“4 Tips for a Toxic Workplace: When Your Boss is a Covert-Aggressor” Comments, Page 1

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9 Comments (4 Discussion Threads) on “4 Tips for a Toxic Workplace: When Your Boss is a Covert-Aggressor”

  1. Greetings,

    I’ve read your book and I want to say that it was very well-written and spot-on in many ways, so thank you for the work. I have two issues with what I’ve come across, however.

    One is the suggestion for win-win solutions. This doesn’t work in my experience. Fact of the matter is that the other person WANTS you to lose and so the manipulation keeps happening. That is, you wind back at square one because when you’ve attempted to go win-win, it’s characterized as being sideways or irresponsible, defensive, insecure, etc. When in fact the other person isn’t likely even talking about the subject at hand. They’re either bringing up something to be a ‘prick’ or are trying to get somewhere (i.e., in a romantic situation) that isn’t due yet at that stage. Also, if others around you agree to that pattern (of covert aggression, you’re stuck).

    The other is I’ve been thinking about how people use the term “passive-aggressive.” I have only ever heard it used (against others first and then myself) when the other person was wrong/being aggressive. Best example I can think of is there were two coaches one time who had a spat over recruiting. Both refused to speak about it openly, but then one (Bob), when pressed hard, said something akin to “I don’t know, but you can ask Joe (the other coach).” To which the other coach (who had committed a recruiting violation) said that ‘Bob’ was being passive aggressive. But, Joe was wrong. And it’s not as if he didn’t know he was wrong or understand that to be at the source of the friction. More to my point is that Joe was actively (and unfairly, knowingly) breaking rules to get an unfair advantage. Then when someone took a response in light of that behavior, Joe had the liberty to go on the attack.

    I seems to me that what people are really saying is “you didn’t fight hard enough (i.e., you’re a punk) or fearlessly enough/ confidently enough to warrant consideration that your position is right.” It’s as if saying if you can’t beat me for your lunch money, then it wasn’t yours in the first place. By calling the person a coward or suggesting that something in inherently wrong with them, they are able to create self-doubt and thereby win. It’s like saying “I can and you can’t stop it, so I’m right.” And THIS is HIGHLY aggressive, but it’s affective. I guess my question is have you seen this? It seems obvious to me, but is very difficult to deal with in real time.

    Again, I appreciate your work and wish you well. Take care.


    1. Thanks for your comments. And you’re right about the fact that oftentimes, win-win situations don’t work because the aggressor is so hell-bent upon the other person’s defeat. My point with it, however, is that given the 4 possible outcome options I outline in my books, a win-win is at least a possible alternative to the “I win, you lose” preference, at least for some more amenable aggressive personalities, so it’s worth a try.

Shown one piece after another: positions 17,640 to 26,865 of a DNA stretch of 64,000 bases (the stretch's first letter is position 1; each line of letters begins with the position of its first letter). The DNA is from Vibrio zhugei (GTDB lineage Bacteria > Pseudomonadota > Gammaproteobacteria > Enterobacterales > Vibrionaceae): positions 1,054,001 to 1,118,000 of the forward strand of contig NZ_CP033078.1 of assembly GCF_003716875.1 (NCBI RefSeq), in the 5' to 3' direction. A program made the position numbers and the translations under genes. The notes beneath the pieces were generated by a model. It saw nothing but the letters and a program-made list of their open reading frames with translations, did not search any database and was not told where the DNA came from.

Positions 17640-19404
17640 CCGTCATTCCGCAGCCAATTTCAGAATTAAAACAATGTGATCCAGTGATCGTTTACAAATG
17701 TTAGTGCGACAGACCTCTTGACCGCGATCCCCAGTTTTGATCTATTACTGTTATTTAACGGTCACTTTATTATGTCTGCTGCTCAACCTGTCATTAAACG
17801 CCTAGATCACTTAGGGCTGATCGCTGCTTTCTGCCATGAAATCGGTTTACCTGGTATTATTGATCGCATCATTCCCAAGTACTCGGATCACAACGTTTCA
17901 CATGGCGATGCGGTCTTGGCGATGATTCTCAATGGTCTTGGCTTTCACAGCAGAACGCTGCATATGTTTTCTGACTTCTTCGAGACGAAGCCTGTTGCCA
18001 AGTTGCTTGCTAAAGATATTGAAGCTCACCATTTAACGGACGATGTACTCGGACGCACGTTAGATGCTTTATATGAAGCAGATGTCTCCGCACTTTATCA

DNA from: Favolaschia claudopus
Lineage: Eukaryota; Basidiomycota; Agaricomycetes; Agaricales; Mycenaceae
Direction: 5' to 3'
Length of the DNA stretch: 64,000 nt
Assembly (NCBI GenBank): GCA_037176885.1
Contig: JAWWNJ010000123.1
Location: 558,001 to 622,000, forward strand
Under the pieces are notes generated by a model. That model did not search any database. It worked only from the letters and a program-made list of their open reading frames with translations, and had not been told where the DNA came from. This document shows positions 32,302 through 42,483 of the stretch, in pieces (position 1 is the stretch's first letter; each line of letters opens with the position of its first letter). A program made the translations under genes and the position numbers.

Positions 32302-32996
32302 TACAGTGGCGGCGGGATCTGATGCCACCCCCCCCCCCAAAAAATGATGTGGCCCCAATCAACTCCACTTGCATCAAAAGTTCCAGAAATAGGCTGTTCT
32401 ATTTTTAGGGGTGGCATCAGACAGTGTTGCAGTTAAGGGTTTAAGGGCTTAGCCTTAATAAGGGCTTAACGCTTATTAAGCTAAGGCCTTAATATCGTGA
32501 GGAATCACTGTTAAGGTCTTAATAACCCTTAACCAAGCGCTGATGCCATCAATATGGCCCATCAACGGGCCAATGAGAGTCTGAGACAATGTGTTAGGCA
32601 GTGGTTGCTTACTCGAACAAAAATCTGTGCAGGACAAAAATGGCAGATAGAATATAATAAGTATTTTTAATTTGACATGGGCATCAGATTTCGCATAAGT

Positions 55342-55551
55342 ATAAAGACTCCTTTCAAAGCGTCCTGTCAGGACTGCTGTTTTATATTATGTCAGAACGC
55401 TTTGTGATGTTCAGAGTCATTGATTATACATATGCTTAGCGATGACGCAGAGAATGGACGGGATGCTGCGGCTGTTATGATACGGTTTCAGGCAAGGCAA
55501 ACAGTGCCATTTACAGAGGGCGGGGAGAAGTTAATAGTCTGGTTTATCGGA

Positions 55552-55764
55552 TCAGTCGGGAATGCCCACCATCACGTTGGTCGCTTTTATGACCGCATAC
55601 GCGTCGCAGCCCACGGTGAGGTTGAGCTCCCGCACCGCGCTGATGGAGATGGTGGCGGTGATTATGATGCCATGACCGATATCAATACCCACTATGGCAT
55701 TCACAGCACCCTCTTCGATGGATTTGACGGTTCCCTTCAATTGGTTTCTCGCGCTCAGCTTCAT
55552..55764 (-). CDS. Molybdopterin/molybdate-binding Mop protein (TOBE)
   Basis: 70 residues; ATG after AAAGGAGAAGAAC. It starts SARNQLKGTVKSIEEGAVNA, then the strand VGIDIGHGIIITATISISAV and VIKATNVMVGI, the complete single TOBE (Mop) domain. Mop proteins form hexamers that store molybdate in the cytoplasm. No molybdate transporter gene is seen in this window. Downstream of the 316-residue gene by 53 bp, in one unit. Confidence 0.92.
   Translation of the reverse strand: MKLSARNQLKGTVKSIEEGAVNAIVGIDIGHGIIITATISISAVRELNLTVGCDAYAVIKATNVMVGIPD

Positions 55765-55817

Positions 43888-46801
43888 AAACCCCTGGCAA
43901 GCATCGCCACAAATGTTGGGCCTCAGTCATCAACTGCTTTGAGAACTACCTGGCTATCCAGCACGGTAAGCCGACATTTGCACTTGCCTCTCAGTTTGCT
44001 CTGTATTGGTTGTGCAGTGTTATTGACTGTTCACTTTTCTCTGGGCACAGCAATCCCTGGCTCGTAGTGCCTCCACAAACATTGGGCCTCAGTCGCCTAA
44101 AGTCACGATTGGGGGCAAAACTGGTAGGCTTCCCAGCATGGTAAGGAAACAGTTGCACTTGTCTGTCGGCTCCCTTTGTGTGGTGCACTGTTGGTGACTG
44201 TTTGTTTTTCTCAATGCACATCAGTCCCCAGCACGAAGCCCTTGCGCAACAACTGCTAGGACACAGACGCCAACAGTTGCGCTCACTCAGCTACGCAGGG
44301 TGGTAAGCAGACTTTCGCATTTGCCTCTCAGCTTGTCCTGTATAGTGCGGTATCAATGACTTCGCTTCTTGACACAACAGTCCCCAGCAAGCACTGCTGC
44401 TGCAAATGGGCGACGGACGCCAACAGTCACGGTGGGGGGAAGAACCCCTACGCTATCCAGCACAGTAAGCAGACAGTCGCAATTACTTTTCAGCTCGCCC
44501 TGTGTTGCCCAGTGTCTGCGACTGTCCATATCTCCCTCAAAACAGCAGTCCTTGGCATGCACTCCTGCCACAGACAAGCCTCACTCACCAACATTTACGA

Good comments about active vs. passive aggression, too. Passive aggression is aggression by not doing. It’s not speaking, not-so-accidentally “forgetting, subtly resisting cooperation, etc. And I outline all the major types of aggression (e.g., passive vs. active, covert vs. overt, reactive vs. predatory, etc. in both my books and in some prior posts.

      Thanks again for your comments.

  2. Dr Simon, if you think it’s your boss who is covert aggressive would you recommend leaving? My boss is very charismatic and intelligent but I feel intimidated by him.

    He sometimes uses profanities when he gets angry at work (when talking about work me or others have done). He’ll openly discuss the performance of some people who work for me in front of others (in terms of whether they are doing a good job, should we keep them), as well as talk about firing others.

    When I first started I had a woman working for me that was rude and unproductive, he asked what I thought of her, and I told him she wasn’t good. He called her in with me and swore at her. He later told me that he got rid of her for me, and that I had good support in the new people I’d brought in. I felt bad about what happened then, and wish I’d stuck up for her, and I can see his behaviour reflected in later dealings.

    He also expects people to work weekends and evenings when needed, but never does it himself. I’m looking for other jobs (I’m lucky as got certain skills) but I keep thinking I should stay and try and assert myself (I like my colleagues and the work). But I’m thinking my health will suffer.

    1. Thanks for the comments and the question, Elles. From what you say, there’s a lot more going on with respect to the character of this man than just covert-aggression, and much of the aggressive behavior you describe is anything but covert. It’s your call whether there’s enough about the job to keep you invested in it and whether you feel you have sufficient safety in this environment as well as the skills necessary to deal with his behavior. But the fact that he has engaged in certain unnerving behaviors right in front of you and without any apparent compunction is a huge red flag that almost anything is possible.